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Stony Brook University


Guide to resources for conducting research in psychology and psychology-related fields.

Where to start?

The beginning of any research project is an uncertain time as you're trying to define just what it is you're researching. Here are some tips to help.

Do Background Reading

  • Consult your textbook, reference books, and publications geared towards a more general audience to get a sense of the current topics and discussions related to your interest.
  • Wikipedia can be used to learn the outlines of a topic and to find links to other resources.

Map out Keywords

  • From your readings, pull out phrases, names, acronyms, and other keywords that are unique to your topic.
    Example: dreams, nightmares, sleep, recall, REM sleep, lucid dreams
  • Think of the different ways certain aspects of your topic might be described in published research.
    Example: teens, adolescents, high school, young adults

Test Drive Your Search

  • Use a recommended database to do a preliminary search of the topic
    • Also try searching on Google Scholar (not technically a database but you can integrate it with our library databases)
  • Use the Advanced Search option in databases to combine the different aspects of your topic in different search boxes.
    • combine each search box with AND to connect terms and keywords that must appear in the results.
      Example: teens AND dreams AND recall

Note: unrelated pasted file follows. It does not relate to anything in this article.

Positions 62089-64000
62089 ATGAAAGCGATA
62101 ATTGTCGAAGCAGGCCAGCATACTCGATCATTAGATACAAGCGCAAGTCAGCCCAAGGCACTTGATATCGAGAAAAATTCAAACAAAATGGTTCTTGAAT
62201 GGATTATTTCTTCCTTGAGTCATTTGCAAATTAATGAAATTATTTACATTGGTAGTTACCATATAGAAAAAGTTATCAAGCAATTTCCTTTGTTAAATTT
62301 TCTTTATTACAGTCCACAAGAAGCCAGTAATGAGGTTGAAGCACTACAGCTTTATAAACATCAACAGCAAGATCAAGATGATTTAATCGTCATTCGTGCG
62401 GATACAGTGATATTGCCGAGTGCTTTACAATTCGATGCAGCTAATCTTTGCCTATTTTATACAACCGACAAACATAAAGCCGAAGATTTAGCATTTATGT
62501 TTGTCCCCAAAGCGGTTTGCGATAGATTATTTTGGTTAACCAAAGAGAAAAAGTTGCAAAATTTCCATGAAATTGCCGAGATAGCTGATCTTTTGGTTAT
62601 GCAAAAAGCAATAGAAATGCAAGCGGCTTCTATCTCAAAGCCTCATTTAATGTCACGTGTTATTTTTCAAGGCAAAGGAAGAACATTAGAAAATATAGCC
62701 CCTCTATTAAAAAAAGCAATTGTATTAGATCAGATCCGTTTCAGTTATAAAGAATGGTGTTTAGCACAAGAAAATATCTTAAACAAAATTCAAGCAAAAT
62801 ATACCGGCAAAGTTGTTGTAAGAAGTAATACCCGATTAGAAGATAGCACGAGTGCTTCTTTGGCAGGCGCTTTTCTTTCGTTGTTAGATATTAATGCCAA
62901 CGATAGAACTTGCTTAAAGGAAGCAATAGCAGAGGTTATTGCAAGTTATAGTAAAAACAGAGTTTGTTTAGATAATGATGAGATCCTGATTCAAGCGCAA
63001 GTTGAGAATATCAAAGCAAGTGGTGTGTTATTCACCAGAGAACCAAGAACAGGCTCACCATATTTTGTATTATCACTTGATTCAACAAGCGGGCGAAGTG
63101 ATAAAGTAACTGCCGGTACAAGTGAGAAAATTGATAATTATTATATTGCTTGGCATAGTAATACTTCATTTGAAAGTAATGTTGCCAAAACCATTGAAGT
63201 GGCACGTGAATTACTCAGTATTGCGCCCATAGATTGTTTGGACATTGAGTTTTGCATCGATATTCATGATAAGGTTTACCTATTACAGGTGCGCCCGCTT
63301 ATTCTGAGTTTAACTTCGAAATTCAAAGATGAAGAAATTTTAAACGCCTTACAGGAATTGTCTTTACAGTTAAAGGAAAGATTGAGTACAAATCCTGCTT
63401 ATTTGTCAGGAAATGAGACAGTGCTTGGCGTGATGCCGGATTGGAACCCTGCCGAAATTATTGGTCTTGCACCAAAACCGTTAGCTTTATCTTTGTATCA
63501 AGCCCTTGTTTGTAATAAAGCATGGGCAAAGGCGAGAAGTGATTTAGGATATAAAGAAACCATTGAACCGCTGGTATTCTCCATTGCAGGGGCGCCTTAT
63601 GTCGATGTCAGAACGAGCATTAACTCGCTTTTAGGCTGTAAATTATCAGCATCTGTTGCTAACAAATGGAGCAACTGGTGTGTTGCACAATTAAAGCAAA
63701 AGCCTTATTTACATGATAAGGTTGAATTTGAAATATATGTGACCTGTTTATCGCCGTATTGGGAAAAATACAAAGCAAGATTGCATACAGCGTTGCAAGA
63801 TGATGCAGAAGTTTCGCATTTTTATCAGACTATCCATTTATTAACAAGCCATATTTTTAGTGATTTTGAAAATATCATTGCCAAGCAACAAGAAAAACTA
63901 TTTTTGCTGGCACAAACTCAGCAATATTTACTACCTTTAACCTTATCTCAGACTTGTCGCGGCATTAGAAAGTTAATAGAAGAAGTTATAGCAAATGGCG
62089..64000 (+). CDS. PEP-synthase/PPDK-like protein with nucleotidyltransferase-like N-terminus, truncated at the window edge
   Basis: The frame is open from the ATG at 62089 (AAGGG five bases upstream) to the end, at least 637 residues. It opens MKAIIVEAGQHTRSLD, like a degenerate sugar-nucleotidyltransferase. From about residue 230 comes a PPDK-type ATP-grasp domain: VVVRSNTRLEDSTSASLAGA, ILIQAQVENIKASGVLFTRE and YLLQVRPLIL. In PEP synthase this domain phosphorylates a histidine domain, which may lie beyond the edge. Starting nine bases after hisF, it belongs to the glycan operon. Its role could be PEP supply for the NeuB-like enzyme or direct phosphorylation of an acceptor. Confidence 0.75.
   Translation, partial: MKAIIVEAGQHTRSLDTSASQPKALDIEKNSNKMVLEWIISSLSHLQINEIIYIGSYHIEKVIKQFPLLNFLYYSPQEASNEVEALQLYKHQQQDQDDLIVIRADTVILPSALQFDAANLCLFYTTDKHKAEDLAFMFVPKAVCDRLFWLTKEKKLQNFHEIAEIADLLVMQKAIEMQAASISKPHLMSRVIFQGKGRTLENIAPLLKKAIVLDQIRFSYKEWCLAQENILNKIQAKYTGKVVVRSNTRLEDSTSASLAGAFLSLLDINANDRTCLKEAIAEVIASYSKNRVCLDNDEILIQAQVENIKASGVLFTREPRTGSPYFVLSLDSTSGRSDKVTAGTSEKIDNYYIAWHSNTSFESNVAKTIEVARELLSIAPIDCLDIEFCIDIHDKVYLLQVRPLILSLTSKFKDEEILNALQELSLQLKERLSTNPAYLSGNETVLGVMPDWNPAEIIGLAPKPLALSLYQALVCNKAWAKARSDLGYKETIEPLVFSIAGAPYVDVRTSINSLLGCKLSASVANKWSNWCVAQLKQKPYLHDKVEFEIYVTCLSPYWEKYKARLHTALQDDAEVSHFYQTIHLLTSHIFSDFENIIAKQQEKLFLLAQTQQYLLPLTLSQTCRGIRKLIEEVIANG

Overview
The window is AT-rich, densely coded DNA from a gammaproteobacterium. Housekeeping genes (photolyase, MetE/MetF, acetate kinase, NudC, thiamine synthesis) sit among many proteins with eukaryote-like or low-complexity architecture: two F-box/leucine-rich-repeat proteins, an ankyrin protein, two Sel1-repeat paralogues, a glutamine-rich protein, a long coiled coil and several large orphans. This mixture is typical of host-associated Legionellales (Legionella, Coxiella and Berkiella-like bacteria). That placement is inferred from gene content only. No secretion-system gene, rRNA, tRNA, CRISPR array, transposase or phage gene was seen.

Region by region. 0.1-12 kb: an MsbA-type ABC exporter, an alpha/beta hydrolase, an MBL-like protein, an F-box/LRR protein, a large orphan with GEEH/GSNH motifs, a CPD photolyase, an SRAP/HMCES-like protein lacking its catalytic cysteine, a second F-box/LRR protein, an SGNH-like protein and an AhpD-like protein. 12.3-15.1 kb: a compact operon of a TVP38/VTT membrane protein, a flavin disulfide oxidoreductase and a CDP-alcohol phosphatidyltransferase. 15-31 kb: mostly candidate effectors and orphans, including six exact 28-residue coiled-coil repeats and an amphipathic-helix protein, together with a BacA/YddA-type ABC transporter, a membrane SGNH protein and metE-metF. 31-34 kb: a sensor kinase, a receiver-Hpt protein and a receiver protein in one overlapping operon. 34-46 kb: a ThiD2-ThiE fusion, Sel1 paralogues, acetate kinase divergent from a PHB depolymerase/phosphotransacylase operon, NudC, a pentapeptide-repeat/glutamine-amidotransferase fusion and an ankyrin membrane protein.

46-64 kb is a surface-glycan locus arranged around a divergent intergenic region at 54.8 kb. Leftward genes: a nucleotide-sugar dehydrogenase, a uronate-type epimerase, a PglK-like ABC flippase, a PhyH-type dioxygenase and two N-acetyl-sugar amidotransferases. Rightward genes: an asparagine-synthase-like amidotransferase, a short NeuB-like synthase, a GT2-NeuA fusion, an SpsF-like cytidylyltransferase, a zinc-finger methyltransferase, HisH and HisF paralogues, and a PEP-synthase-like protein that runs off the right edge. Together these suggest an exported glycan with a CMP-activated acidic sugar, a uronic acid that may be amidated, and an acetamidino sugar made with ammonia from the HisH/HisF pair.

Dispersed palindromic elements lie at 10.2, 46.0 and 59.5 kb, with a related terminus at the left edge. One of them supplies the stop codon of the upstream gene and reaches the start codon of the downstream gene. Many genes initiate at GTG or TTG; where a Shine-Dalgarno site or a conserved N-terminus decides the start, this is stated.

• combine similar phrases/words in one box with OR to search for each alternative in one search.
      Example: teens OR adolescents OR high school OR young adults
  • Look through the results to see the type of research that's being done. Two articles with the same keywords can focus on different or very specific aspects of the topic.
  • Pick out any new, relevant keywords that might apply - or adjust your topic based on what is interesting you the most.

Start Digging

  • After doing the above you should hopefully have a better sense of what direction you're taking. Use your refined keywords to start locating research that you will use in your project.
  • Limit your results to narrow down your options.
    Example: set specific date ranges, limit to scholarly/peer reviewed sources, limit to certain types of research methods
  • Read the abstracts of relevant research to see if the whole article is applicable to what you are writing about.
  • Ask for help if you're stuck or want to talk out your strategy with a librarian.